Advice Given to Family Member re: LTS Foods

NonGMO1A while back I wrote an interested family member a few thoughts on LTS food (Long Term Storage) for himself and his teenaged children. He is a budding prepper who has embraced the self defense side of things quite readily and is now working on foods and income. These last two are where I would love to see him concentrate his efforts.

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Hi,

I’ll start off by saying that your food storage must be made up of foods that your system (and the boys’) can process under stress. This is the MOST overlooked aspect of long term storage foods. People stock up foods based on personally relevant criteria that often does not include digestibility. Ingredients included can be in quantities and from sources not experienced regularly in your contemporary diet. Introducing new foods into a diet without a period of acclimation will result in some unpleasantness. Introducing foods with ingredients foreign to your diet might result in discomfort, swelling from water retention, nervous system hyperactivity from MSG (and any of its “yeast” pseudonyms), inflammation from GMO soy additives and derivatives and appetite starvation due to systemic rejection. Your foods need to be adapted to you, not the other way around.

In short: KNOW YOUR FOODS.    (…and how they interact with your body)

The way to know your foods is to research their ingredients starting with the internet-published nutritional labels. These will list the ingredients, and from there, you can make initial observations as to usability. The second step is to write the manufacturer and ask for information about GMO sourcing, MSG usage and soy products. They will answer you, and since we can assume that electronic information is admissible, it should be accurate. I did this with a few manufacturers and we decided here that we will go with single ingredient storage as opposed to pre-made entrees. This isn’t the only way to store foods, just ours. You mileage will vary.

You said you will be going with smaller packages of LTS foods. This is a good choice as pertaining to waste from under utilization of product from the #10 cans. Know, though, that the longest storage is achieved within those steel cans. Variances in bag and plastics technology has led to loss or degradation over time. You will need to test your stocks to verify viability. Of course, if you regularly use your foods in a rotation program, this is achieved. People tend to forget about LTS foods with advertised lives over 15 years or so, and leave them out of rotation. While this type of storage doesn’t require traditional rotation, keeping them within a rotation scheme does a few things for you:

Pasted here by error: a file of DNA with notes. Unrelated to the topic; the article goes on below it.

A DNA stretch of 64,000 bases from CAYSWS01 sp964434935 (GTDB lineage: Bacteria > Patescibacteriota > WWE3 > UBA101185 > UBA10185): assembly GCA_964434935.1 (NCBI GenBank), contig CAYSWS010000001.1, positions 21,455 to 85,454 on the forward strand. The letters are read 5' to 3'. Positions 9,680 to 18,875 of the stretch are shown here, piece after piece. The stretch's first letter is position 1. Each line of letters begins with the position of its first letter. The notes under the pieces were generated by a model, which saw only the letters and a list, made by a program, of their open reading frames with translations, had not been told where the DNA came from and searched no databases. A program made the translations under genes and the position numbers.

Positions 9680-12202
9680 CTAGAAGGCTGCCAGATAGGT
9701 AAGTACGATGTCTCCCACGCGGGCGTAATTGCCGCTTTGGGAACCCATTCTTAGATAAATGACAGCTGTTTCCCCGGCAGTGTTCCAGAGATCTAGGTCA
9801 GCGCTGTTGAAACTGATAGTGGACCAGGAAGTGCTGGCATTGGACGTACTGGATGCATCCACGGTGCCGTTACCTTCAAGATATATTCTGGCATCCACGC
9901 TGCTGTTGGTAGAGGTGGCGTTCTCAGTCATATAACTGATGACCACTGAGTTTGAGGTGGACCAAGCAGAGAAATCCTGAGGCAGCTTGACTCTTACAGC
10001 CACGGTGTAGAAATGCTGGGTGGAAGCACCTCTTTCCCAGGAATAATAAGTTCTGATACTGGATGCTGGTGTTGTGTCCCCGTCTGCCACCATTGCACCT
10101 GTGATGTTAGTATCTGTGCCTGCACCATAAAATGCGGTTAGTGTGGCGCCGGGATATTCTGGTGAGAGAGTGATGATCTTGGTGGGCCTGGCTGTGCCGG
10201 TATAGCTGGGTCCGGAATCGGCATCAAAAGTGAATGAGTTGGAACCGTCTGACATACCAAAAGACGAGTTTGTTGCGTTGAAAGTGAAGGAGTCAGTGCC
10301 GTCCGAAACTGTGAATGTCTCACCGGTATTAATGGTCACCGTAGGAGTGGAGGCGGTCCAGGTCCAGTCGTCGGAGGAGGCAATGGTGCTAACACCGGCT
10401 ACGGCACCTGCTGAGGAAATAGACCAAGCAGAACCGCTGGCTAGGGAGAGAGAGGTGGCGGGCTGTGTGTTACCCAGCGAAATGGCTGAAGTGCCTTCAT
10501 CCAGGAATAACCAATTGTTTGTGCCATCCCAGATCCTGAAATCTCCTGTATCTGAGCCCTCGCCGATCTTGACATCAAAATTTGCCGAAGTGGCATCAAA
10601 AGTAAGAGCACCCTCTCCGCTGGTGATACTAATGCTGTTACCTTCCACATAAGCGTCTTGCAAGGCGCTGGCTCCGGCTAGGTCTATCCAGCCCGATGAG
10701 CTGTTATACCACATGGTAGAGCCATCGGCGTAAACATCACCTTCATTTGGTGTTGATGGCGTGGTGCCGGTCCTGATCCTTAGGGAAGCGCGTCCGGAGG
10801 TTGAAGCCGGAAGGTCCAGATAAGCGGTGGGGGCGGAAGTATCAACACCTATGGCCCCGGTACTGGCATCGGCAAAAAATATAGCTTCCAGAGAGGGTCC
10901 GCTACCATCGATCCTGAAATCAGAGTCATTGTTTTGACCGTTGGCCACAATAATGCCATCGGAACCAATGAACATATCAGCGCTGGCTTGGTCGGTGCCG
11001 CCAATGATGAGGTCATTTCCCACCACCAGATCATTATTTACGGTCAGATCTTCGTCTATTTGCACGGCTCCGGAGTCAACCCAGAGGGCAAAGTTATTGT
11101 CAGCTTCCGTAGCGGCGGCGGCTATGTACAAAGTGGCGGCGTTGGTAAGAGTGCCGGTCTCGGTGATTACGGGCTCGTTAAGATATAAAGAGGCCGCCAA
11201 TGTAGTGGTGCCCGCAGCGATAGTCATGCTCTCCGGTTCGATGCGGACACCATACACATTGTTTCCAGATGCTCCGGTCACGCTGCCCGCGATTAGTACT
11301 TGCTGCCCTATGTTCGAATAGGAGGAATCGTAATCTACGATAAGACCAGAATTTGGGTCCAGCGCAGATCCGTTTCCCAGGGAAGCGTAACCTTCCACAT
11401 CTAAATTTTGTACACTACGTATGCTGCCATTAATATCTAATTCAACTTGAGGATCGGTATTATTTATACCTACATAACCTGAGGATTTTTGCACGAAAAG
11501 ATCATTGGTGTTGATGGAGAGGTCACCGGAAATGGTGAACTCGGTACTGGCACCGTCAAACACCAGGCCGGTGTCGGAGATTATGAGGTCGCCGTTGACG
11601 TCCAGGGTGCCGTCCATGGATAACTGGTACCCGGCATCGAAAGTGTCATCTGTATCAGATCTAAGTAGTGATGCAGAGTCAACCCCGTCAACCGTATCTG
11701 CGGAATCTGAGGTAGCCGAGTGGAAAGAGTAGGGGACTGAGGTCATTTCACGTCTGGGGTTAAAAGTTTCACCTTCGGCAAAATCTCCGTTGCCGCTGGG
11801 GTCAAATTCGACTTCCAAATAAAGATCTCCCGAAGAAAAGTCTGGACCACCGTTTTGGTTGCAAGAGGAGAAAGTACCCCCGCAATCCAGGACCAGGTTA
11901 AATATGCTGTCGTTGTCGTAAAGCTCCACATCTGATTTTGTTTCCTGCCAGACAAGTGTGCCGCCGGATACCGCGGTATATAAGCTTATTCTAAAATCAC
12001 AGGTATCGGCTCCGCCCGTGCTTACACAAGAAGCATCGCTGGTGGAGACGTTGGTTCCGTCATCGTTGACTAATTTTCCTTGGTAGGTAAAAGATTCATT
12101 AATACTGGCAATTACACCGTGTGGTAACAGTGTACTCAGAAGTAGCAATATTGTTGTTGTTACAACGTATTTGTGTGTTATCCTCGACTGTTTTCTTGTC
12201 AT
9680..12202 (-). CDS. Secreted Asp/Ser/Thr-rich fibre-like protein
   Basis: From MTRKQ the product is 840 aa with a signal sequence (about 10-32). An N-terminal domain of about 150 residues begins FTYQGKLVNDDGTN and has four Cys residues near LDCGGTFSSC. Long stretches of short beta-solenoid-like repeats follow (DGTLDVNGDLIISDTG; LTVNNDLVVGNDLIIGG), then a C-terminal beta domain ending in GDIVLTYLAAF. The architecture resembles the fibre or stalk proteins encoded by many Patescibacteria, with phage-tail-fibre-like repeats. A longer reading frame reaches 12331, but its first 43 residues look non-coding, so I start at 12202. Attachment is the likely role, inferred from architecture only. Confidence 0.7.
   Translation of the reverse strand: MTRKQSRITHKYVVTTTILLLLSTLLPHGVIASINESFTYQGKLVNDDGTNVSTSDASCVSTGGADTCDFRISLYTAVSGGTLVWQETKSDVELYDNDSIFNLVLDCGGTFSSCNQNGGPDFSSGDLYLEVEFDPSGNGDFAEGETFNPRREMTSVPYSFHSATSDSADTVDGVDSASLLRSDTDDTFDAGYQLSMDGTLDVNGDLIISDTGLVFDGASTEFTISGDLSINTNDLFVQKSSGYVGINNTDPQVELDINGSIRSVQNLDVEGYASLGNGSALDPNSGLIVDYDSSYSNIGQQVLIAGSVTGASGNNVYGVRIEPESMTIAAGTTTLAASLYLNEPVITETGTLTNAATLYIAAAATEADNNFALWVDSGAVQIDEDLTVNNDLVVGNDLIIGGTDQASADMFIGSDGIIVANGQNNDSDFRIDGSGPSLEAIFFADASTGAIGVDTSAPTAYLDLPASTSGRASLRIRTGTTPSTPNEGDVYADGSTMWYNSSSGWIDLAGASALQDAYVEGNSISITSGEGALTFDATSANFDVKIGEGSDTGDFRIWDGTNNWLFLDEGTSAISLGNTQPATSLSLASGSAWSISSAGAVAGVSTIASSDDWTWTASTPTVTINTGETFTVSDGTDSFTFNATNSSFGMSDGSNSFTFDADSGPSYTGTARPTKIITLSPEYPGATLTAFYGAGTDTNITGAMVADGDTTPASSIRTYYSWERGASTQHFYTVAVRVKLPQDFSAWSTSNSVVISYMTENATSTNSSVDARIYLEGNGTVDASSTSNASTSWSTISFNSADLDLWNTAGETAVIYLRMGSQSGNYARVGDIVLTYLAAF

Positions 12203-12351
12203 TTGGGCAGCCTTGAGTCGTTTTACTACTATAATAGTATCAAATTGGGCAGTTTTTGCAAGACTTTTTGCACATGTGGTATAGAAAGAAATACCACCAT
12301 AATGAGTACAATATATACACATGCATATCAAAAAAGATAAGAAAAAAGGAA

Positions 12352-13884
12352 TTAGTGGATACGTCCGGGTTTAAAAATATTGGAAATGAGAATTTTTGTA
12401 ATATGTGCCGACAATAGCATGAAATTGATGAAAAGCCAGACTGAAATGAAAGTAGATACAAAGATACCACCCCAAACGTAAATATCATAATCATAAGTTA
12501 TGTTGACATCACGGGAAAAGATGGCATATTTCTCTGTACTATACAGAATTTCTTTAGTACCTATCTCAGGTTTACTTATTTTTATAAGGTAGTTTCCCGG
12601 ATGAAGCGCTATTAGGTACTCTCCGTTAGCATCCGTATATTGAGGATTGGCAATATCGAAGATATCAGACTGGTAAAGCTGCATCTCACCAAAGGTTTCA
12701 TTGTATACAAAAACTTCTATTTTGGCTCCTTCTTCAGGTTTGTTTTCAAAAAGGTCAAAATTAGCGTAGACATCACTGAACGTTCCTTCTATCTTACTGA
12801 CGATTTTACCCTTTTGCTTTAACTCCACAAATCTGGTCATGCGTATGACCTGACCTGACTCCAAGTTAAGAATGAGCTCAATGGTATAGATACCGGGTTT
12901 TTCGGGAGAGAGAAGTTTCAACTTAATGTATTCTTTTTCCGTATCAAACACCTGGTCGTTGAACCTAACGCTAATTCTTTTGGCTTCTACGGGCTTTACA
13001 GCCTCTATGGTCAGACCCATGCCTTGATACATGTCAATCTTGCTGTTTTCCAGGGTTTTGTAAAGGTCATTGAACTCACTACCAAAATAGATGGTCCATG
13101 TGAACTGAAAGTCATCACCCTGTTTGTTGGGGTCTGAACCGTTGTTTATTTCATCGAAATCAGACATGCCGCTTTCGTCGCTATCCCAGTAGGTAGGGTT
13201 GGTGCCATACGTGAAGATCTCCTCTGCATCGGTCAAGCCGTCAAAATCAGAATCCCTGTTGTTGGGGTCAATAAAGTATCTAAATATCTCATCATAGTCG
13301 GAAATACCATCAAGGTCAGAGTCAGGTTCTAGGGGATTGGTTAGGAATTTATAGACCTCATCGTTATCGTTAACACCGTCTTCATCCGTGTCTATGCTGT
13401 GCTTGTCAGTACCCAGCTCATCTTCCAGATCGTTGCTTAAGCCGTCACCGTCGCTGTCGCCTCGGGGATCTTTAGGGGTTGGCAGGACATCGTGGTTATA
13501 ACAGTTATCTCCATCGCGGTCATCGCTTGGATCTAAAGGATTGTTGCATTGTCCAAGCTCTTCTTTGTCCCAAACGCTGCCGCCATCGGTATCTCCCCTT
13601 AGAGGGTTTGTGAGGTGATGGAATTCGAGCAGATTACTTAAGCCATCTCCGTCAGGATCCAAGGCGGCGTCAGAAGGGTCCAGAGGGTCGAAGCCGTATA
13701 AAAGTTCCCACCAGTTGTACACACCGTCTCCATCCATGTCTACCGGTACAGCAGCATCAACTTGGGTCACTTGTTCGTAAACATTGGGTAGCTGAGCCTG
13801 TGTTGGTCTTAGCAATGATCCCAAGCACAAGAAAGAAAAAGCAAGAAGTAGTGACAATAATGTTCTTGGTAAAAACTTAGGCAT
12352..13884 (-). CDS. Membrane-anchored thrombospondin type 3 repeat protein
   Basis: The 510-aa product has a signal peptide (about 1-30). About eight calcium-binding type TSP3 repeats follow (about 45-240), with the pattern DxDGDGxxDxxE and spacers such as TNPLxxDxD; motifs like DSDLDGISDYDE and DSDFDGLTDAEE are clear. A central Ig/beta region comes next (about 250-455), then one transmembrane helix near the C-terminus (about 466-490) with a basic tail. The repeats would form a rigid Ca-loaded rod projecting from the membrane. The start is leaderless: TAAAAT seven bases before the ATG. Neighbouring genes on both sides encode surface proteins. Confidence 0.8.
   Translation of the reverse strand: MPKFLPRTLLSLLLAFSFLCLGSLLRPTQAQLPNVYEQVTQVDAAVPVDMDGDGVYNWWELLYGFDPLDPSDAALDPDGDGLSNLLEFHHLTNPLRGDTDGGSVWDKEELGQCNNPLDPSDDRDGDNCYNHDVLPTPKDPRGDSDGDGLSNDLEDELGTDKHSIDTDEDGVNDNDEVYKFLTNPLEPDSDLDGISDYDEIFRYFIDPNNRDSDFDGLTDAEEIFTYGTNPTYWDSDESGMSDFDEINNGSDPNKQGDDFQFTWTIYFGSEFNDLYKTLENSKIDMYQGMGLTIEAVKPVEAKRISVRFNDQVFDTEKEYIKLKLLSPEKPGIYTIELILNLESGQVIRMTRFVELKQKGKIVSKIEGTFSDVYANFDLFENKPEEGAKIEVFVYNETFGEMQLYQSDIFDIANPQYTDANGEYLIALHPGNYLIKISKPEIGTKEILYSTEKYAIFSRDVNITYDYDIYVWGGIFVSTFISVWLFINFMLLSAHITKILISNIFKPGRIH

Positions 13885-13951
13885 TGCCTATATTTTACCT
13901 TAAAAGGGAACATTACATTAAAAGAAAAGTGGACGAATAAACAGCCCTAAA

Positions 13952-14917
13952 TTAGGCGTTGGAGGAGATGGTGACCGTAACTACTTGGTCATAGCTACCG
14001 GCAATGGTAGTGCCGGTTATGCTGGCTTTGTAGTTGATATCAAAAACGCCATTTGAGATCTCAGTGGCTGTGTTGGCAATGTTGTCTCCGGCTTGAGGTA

• a) It tests the packaging for failures. If you buy large quantities, you may get the stocks from the same production lot. If one package or container fails, others might too. No way to verify without usage.
  • b) It forces you to EAT the stuff. Simply trying once is not enough. You need to know if your body can handle it without undue reactions. Minor problems, such as MSG nervous tension, will blossom into high heart rates, blood pressure and mental cloudiness while under mental & emotional stress, or after consuming the foods following a period of decreased caloric intake (a form of physical stress).
  • c) It allows you to determine if the caloric content is of a type that your body will efficiently use. Why is this important? It is important because inefficient usage leads to increased consumption, which in turn depletes your food stocks quicker. This may not ever be a problem in most scenarios, but if you are planning to deal with severe shortages at some point, it makes sense to assure that your actual plan is as secure as your confidence in it.

Regarding Wise Foods and other “X-number of days food” companies. Do not go by “servings”. You will need to look at the calories within each container as a whole, and calculate your actual servings from that. Mixing and matching food types within a line of foods makes sense. Doing so with a calculator makes more sense. The boys will need near 2500 calories a day if active, and close to 3500 if under stress and working harder. You will need between 2000 at the low point, and 2800-3000 at the high. (Adult bodies are more food efficient). I’m not sure how your body runs calories when you are not feeling good. You’ll need to think about how it has performed in the past and make serious provision for that in the future. (This individual has certain medical issues that “flare” and are difficult to handle while in action.)